Scuba Diving a Sea Lion Colony


Diving with sea lions is the ocean equivalent to playing with a friendly dog at the park. The pinnipeds are full of energy… or lazily dozing off in the sun. They will bark, swim around in speedy arcs, play with toys, and even perform acrobatic moves that make you think it’s a private show. If you’ve dived with sea lions then you know what I mean!


Where to Find Sea Lions

Sea lions have a wide range in temperate and cold water, living in places like Mexico’s iconic Isla Los Islotes, the Galapagos Islands, California, Vancouver Island, New Zealand, and Australia.

You’ll often find sea lions enjoying the sunshine from rock outcroppings, napping on buoys and docks, or gathered with hundreds of others at the big colonies. My favorite place to see them is chasing bait balls off the California coast, although it takes many hours in the kayak for one fleeting encounter. La Paz is my favorite guaranteed sea lion action!


sea lion portrait at los islotes in la paz
Two melow California sea lions (Zalophus californianus) rest at the surface for a portrait. Los Islotes sea lion colony, La Paz, Mexico.


Sea Lions are Not Seals!

While both are pinnipeds, sea lions are different animals than seals. The easiest way to tell the difference is by looking at the head. Sea lions have a dog-shaped head with little ears, while seals have more bulgy eyes and no ears. Sea lions also tend to be brown in color, while seals are a mottled grey.

Experienced divers will recognize the different flippers and swim styles, ability to move on land, general behaviors; clear indicators on whether the mammal is a seal or sea lion.

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female sea lion at los islotes
A female sea lion relaxes at the Los Islotes colony in Baja California.


Sea Lion Colonies & Social Structure

Like all marine mammals, sea lions have complex social structure and behaviors. Learning about these aspects of their lives will help you to have the best dive possible, putting yourself in position for the best interactions. As an underwater photographer, this is what I’m looking for on every sea lion dive.

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Sea lions are extremely social animals, which is why you hear them barking as soon as the dive boat approaches the colony. For big animal divers who often chase elusive and shy subjects, this is a very rewarding way to start a dive. Often, the young sea lions will jump into the water in anticipation of playing with divers and their fun bubble streams.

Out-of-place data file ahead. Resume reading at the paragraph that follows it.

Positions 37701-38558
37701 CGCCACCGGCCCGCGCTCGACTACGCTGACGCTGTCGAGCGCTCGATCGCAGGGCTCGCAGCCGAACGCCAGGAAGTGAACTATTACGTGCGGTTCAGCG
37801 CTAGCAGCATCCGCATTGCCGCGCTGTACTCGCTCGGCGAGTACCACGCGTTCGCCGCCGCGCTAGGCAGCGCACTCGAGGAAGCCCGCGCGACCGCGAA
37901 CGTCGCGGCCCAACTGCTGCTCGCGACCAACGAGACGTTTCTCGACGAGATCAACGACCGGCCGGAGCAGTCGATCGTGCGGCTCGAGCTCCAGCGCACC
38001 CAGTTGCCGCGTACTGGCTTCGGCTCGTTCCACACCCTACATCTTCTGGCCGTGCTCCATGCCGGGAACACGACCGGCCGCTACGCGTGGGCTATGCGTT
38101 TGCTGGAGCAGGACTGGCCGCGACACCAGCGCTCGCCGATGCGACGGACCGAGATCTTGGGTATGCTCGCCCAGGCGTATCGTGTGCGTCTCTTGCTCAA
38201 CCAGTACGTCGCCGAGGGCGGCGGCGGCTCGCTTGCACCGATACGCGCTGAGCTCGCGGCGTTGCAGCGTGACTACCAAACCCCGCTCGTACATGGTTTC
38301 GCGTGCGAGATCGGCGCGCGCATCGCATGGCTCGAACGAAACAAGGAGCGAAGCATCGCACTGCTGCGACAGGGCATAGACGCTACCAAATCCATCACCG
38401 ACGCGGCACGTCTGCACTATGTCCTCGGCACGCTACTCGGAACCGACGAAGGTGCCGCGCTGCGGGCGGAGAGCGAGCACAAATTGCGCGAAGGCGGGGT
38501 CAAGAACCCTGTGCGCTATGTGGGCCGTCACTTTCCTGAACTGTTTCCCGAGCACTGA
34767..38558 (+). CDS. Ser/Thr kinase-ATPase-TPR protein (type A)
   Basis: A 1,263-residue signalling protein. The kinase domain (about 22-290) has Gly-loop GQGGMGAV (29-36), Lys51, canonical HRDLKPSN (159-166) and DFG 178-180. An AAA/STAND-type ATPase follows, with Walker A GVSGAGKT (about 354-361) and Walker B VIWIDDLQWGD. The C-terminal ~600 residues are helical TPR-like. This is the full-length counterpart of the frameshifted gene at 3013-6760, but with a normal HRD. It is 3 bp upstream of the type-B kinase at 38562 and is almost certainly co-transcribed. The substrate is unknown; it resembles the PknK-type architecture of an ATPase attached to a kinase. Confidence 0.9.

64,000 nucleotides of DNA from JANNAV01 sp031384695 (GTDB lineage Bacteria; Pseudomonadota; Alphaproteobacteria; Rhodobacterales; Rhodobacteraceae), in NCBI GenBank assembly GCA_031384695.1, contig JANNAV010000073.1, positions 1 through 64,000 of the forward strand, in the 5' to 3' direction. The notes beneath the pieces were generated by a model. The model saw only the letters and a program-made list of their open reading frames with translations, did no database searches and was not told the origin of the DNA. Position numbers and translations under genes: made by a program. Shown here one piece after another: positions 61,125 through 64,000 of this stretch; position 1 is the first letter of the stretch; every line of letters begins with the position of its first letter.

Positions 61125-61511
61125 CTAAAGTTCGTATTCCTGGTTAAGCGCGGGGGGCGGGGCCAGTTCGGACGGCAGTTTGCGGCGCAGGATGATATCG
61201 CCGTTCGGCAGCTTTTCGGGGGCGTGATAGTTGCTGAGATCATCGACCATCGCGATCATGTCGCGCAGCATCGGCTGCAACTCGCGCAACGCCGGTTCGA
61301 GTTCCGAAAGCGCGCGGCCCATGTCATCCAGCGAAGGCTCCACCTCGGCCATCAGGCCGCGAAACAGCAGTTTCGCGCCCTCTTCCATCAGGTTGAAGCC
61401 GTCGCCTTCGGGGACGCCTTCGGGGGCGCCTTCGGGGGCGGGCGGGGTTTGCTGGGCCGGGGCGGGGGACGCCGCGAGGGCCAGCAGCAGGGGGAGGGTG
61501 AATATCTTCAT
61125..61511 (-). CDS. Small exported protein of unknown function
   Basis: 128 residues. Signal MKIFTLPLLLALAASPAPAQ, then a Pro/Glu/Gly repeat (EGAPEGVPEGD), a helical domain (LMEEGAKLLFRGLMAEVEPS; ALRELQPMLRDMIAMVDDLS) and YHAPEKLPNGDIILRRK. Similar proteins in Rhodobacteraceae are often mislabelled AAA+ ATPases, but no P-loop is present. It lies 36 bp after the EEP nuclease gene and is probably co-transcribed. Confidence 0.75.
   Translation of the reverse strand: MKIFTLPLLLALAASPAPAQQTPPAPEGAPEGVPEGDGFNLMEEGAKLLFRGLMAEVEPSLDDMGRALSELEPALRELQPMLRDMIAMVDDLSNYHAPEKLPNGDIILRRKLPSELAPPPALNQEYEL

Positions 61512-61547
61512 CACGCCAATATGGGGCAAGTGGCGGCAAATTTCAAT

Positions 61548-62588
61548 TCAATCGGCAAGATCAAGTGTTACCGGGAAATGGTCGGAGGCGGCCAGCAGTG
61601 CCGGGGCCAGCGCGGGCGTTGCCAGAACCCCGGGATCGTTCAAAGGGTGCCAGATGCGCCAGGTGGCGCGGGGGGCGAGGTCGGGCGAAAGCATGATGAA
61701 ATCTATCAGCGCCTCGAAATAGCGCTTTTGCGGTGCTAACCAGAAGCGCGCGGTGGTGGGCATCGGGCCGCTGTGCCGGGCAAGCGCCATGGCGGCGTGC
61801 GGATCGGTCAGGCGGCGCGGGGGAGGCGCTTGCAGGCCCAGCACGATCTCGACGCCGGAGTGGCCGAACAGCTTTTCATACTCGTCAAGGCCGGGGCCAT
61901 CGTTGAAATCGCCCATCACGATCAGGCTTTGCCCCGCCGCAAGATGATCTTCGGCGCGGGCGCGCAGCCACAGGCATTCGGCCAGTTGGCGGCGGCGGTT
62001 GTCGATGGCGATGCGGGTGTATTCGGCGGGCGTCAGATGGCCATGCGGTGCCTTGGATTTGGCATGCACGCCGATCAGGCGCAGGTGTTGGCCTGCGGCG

bull sea lion and baitball
A male sea lion soars above a school of baitfish in La Paz.


Within the larger colony, sea lions form many different subgroups. Dominant males will take charge of a harem of females, protecting them, and their territory, from other males. Being the boss is a tough job, however, and these harems do shift as the males become tired from the constant work and lack of time to go hunt and stay strong.


Male Sea Lions

The fights between males can be very aggressive and violent, often leaving battle scars. As scuba divers, this is important to know, because the alpha male will be keeping an eye on you in the water. He will often swim by divers just so that they are aware of his presence and know that his territory is close by. The bull sea lion will also warn an advancing diver of their intrusion first by indirect swim passes. If the diver proceeds further, the bull will then start making more direct approaches, barking and blowing bubbles. This is definitely the “go-no-further” point of a dive site, and I haven’t seen anyone careless enough to approach further than this point. That’s because the females and the pups are the main attraction at a sea lion colony!


male sea lion blowing bubbles
A male sea lion blows bubbles to warn that this is the edge of the territory he will defend for his harem. Generally, large rocks and other landmarks serve as boundaries.


Female Sea Lions

Female sea lions and pups will also form subgroups in the colony. Mature females are often very relaxed, floating on the water and oftentimes found warming up (thermo regulating) by floating with one fin sunning above the surface. These calm mammals will often let a calm diver slowly approach to spend quality time floating together, either enjoying the moment or shooting a few photos.


Sea Lion Pups

The pups gather in groups of similar ages and will steal the show at any sea lion colony. At ages of a few months to two years, these pups love to play. They will chase each other at top speed in the water, drawing lines and arcs that even breach the surface. The pups will wrestle with each other in much the same fashion as young (land) dogs, and will often get excited if you show excitement as a diver. Many sea lion divers carry little toys to entertain the pups, as they can’t resist coming in to investigate and mouth the colorful object. A classic scene is watching one or even three sea lions nibble and tug on your fins as you try not to giggle through the regulator.


The excitement of diving with these sea lions pups is what keeps divers coming back for the experience again and again. These subtle cues will help you to spot the most appealing sea lions to visit even before you jump in the water, and that’s important, because once you join these pinnipeds you won’t want to leave the water!


Video: Scuba Diving with Sea Lions in La Paz

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Brent Durand

Professional writer and underwater photo instructor. Brent is an avid diver and surfer, and has led many intensive photo workshops around the world.